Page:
Fintan McConnell, Product Manager at NCC Food Ingredients takes a closer look at the term natural food Ingredients
The term ‘natural’ to the average consumer I imagine means something that has been sourced or grown from nature. Regretfully, in the world of food production it’s not always so clear. In fact, with food labelling it is largely the region that the food is made in that results in the meaning of the word natural.
No agreement on labelling term; EU and US
Though there are some guidelines in EU law it appears they are not going far enough. According to a report by the European Consumer Organisation (BEUC) entitled Food Labels: Tricks of the Trade. Food producers are gaining from the lack of clarity. It seems there are legal grey areas that are present in European legislation. The report states that;
EU member countries have a certain amount of control of their own food labelling rules. Overall this is positive as it allows for differences in food culture. However it also means that with some food laws there is lack of agreement across the region. This is as a result of there being so many different organisations. For example, here in Ireland the Food Safety Authority of Ireland (FSAI) is the regulatory body. In France it’s L’Agence Française de Sécurité Sanitaire des Aliments and in the UK it’s the Food Standards Agency (FSA). It’s clear that getting all these groups to agree is certainly a challenge.
Having several regulatory bodies does not exist in the US. This is because the FDA (Food and Drug Administration) sets the laws across all states, but there are other issues. To date there has been nearly no regulation agreed as regards to the term. This has meant that food products in the US that contain highly refined ingredients can currently still be labelled as natural. The FDA has stated that it will define and regulate the term this year, unfortunately it has been trying to do so for years with to date no success. Outside the EU and the US there also hasn’t been much clarity or agreement either on what natural is.
Natural food Ingredients; term made clear by ISO guidelines
Fortunately, the ISO (International Organization for Standardization) has made inroads. It launched a technical specification called ISO/TS 19657:2017; Definitions and technical criteria for food ingredients to be considered as natural. This requirement is the first global agreement in terms of natural food ingredients and food processes.
Basic guidelines for the industry
So, what does this ISO legislation entail? Dominique Taeymans, Convenor of the working group that developed the technical specification, explains: “This technical specification contains the basic guidelines that will allow food and beverage industry professionals to speak the same language. This is not a straightforward subject, so giving professionals a common basis to fall back on is already a big step forward.”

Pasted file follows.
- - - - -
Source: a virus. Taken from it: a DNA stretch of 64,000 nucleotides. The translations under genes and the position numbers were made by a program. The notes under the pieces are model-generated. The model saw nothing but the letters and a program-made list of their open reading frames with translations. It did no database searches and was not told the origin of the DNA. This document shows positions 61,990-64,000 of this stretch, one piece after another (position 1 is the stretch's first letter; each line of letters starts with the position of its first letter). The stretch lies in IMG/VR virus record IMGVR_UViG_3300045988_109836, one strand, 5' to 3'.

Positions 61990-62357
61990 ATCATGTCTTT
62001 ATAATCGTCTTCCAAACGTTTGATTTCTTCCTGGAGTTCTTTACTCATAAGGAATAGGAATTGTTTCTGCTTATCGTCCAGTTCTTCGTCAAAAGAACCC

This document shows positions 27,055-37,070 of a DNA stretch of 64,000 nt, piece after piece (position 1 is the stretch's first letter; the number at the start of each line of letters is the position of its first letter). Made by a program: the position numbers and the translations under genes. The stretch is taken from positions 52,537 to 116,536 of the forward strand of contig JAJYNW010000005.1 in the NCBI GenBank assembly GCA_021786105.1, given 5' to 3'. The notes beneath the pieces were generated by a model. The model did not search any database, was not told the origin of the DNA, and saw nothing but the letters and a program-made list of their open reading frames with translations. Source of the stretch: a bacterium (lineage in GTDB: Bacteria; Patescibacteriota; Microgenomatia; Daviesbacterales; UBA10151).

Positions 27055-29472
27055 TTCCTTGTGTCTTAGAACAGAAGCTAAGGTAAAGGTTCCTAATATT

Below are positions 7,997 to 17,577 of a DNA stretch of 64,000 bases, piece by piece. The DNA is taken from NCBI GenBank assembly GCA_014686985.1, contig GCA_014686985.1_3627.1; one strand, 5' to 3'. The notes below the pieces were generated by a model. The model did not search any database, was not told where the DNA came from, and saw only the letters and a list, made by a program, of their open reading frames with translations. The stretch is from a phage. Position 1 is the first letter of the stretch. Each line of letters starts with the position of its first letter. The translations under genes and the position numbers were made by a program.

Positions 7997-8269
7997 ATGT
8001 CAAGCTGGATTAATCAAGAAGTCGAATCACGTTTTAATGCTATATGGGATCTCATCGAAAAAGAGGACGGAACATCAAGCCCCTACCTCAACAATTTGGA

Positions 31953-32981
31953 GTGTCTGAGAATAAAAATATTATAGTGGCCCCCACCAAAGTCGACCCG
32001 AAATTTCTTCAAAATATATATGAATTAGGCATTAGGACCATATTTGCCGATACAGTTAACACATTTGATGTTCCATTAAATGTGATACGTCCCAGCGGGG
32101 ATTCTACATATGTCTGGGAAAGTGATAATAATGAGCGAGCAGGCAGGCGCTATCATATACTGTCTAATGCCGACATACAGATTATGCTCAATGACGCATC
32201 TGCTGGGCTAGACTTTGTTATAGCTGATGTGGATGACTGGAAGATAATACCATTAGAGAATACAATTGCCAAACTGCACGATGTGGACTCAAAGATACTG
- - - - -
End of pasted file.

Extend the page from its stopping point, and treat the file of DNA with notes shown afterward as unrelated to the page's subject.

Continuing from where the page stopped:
The ISO defines that food ingredient are natural if they can occur in nature. This is perhaps not as clear as it could be. Additionally it does not apply to consumer facing food labelling. On the other hand, it does provide guidance for businesses sourcing food ingredients. Therefore it is progress as regards to clarity around the use of the word.
First dietary fibre verified natural by ISO
Since its launch in 2017, the ISO natural standard; ISO/TS 19657:2017 has already made inroads within the food industry. One such recent example is with our insulin partner, Sensus. Their chicory root fibre was verified by the ISO. This means that they can now officially state that their product is natural. This is a major feat as it is the first dietary fibre that can be referred to as such.
Inulin has been part of many people’s daily diets for a long time. It is present in over 36,000 plants. Apart from chicory root (which has very high levels) it is also in bananas, garlic and wheat. It could be argued that other dietary fibres are from natural origin, however the reality is that they would not be found in nature. In fact a large amount of processing is required to extract the fibre from them.
Sugar replacement and fat reduction
To be honest inulin is a pretty incredible food ingredient. Apart from the dietary fibre benefits as previously mentioned, it also has other useful features. It can also be used to replace sugar and fat in food products. The range of products that it can be used in is very broad. From bakery, cereals and dairy, right through to confectionery, beverages and even savoury foods. To explain further, for example white bread could be enriched with extra fibre or yoghurt could be reduced in fat. In addition, Inulin has prebiotic features that encourages the production of beneficial bacteria in the colon. It also assists in calcium absorption, improving bone health. As a sweeter, inulin is up to 60% as sweet as sugar, but has only half the calories.
New protein biscuit using inulin
Myself and my colleagues at NCC Food Ingredients work closely with our customers. We assist at all stages of new food development, as well as updating the recipes of current products. A new protein biscuit was one of our more recent projects. It is a food product designed for gym and health conscious consumers. We not only advised and provided inulin but made sure that it matched the exact requirements that our customer was seeking to achieve. Meaning that not only the taste was correct but the functionality of the product was right. This has resulted in strong sales of the new protein biscuit which I like to think we have had a small part to play in.
Want to know more?
If you would like to know more about Sensus’ inulin products, then read the brochure. It contains lots of information, including how it is made as well as further details on the health benefits. On the other hand if you would like to know about our full range of food solution ingredients then fill out the form below and we’ll be in touch.